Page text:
One of the district’s premier programs, Sewickley enjoyed a banner season in 2021.

The SA girls stormed through their schedule until losing a 3-2 decision to Wyoming Seminary in the PIAA Class 2A finals Oct. 30 at Hershey Racquet Club.

No. 2-seeded SA captured the WPIAL championship by defeating No. 1 seed and playoff rival Knoch, 4-1, on Oct. 20.

At the WPIAL finals, the Close sisters won at singles, and SA swept doubles behind Shah, Silvaggio and the Thakkar sisters.

The Panthers also cruised to first place in Section 5 this season.

Sewickley ended its team schedule with a 15-1 record, a 14th consecutive section title, eighth WPIAL championship in school history and a second-place showing in the state.

“I feel my team did amazing this year,” Ashley said. “We all put in a huge amount of work and drastically improved our game. To come out second in the state is such a big deal to all of us, especially because we put in so much effort and time into getting ourselves there.”

Credit veteran coach Whitney Snyder with having a strong voice in the team’s success in his 30th year with the program.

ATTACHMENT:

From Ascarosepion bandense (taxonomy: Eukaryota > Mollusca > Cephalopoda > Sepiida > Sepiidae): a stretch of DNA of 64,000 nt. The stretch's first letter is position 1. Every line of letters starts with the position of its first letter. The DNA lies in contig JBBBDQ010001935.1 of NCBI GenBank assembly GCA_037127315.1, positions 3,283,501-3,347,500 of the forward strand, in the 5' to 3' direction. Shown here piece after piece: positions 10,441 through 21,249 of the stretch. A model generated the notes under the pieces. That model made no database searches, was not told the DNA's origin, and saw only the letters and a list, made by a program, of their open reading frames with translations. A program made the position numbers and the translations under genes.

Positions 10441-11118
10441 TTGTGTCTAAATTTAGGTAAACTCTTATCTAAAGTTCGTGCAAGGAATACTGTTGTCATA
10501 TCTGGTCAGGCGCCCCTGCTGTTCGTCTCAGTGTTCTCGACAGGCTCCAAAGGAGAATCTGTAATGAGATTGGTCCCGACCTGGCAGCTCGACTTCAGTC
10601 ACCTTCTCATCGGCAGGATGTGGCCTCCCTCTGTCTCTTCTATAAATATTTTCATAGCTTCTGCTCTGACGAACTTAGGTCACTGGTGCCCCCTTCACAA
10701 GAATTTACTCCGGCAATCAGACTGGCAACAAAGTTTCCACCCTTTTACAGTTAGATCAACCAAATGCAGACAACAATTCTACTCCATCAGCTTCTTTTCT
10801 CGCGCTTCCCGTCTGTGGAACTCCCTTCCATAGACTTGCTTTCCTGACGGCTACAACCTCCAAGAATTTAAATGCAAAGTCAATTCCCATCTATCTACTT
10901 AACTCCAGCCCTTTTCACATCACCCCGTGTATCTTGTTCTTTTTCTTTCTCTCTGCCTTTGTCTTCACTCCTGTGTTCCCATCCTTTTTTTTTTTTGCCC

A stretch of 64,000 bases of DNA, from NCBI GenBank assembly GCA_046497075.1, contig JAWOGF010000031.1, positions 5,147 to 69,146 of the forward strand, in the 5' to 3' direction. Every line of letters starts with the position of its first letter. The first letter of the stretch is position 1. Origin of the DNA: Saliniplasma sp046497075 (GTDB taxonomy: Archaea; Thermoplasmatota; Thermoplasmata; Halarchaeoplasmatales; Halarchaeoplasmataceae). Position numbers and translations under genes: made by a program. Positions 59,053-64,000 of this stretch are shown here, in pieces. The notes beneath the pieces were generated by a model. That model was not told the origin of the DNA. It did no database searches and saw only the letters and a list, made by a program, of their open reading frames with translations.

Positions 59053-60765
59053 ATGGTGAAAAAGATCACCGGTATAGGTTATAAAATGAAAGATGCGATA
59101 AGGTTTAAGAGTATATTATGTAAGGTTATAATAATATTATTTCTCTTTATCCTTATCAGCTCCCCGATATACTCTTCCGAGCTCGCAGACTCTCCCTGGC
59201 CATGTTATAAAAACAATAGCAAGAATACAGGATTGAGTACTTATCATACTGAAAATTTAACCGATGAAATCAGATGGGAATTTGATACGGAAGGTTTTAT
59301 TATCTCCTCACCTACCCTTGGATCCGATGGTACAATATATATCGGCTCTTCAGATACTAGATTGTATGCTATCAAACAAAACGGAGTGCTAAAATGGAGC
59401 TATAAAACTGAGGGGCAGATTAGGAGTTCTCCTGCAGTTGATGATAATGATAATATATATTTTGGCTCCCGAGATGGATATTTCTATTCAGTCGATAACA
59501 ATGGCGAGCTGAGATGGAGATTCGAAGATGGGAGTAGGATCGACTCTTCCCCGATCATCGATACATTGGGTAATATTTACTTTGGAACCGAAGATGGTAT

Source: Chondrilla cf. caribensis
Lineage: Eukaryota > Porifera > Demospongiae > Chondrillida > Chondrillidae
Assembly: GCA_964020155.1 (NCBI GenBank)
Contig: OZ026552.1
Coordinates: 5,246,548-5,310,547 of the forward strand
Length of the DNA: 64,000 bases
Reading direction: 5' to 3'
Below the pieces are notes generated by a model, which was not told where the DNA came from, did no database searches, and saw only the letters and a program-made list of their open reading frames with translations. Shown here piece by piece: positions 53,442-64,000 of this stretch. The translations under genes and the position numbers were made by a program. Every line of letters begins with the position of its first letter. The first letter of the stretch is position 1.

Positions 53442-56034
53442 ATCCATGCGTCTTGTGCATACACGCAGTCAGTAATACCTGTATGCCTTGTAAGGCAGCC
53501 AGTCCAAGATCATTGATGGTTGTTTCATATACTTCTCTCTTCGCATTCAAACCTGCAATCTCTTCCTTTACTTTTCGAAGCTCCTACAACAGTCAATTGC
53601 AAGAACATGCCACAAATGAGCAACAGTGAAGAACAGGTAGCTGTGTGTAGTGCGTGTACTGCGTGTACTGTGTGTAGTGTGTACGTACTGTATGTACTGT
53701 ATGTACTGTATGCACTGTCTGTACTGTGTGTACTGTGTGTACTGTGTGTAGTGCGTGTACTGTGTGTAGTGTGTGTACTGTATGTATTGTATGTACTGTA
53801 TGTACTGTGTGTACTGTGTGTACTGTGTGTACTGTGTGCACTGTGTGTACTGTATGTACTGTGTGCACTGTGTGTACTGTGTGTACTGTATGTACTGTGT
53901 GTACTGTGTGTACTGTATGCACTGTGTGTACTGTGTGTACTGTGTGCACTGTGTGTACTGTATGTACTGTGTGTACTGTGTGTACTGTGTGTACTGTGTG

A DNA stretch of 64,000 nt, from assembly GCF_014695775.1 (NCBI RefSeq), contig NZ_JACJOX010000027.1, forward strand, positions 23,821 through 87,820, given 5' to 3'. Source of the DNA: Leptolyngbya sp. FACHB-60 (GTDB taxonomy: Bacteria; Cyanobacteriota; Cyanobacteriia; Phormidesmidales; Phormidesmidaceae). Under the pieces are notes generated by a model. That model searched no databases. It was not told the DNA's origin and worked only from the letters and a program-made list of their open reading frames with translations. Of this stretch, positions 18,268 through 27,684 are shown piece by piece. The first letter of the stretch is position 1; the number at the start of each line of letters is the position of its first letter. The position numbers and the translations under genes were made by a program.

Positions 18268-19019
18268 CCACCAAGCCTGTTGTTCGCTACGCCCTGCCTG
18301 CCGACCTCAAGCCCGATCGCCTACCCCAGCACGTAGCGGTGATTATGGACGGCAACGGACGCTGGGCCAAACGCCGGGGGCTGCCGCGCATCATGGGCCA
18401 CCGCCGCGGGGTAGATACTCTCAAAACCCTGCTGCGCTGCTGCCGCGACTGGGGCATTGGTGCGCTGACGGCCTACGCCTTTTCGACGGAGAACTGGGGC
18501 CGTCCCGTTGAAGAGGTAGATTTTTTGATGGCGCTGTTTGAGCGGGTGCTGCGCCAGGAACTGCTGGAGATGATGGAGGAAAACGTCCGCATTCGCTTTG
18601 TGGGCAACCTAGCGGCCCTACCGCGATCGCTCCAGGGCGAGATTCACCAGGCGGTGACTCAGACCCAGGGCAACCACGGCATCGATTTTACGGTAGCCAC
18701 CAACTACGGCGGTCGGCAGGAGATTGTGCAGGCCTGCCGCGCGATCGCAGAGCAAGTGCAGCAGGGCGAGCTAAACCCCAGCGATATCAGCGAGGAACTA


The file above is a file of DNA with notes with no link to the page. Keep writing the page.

“I was extremely proud to be a part of our team,” Roshni said. “We worked very hard, and each member played exceptionally all season. Coach Whitney prepared us well. He really knows how to help us bring out our strengths.”

Rayna said Snyder was a motivational force for the team and the individuals on the team.

“Coach Whitney provided a lot of support,” she said, “and his belief in me inspired me to play even harder. Securing the WPIAL title and being a state finalist shows our commitment to our team. Our performance was incredible. We played our hearts out and really became very close.”

All four sisters believe that despite losing five seniors to graduation, next year’s team will be strong once again.

“I feel we will still have a lot of talent and will continue to be a tough competitor,” Ashley said.

Kirsten said the dynamics of next year’s team will alter slightly with only two starting spots open.

“I feel our team will still perform well because we have so much young talent,” she said.

As a senior, Roshni will be the only one among the four girls not back next season. She plans to major in pre-med and global health in college and hopes to play on a club tennis team.

“I fully expect next year’s team to make another long run for WPIAL and state championships,” she said. “The team has a lot of young talent.”

Rayna believes strongly in the Panthers’ chances in 2022 and beyond.

“I believe our team is going to be very strong and solid for years to come,” she said. “We have talented players coming up from JV and the middle school.”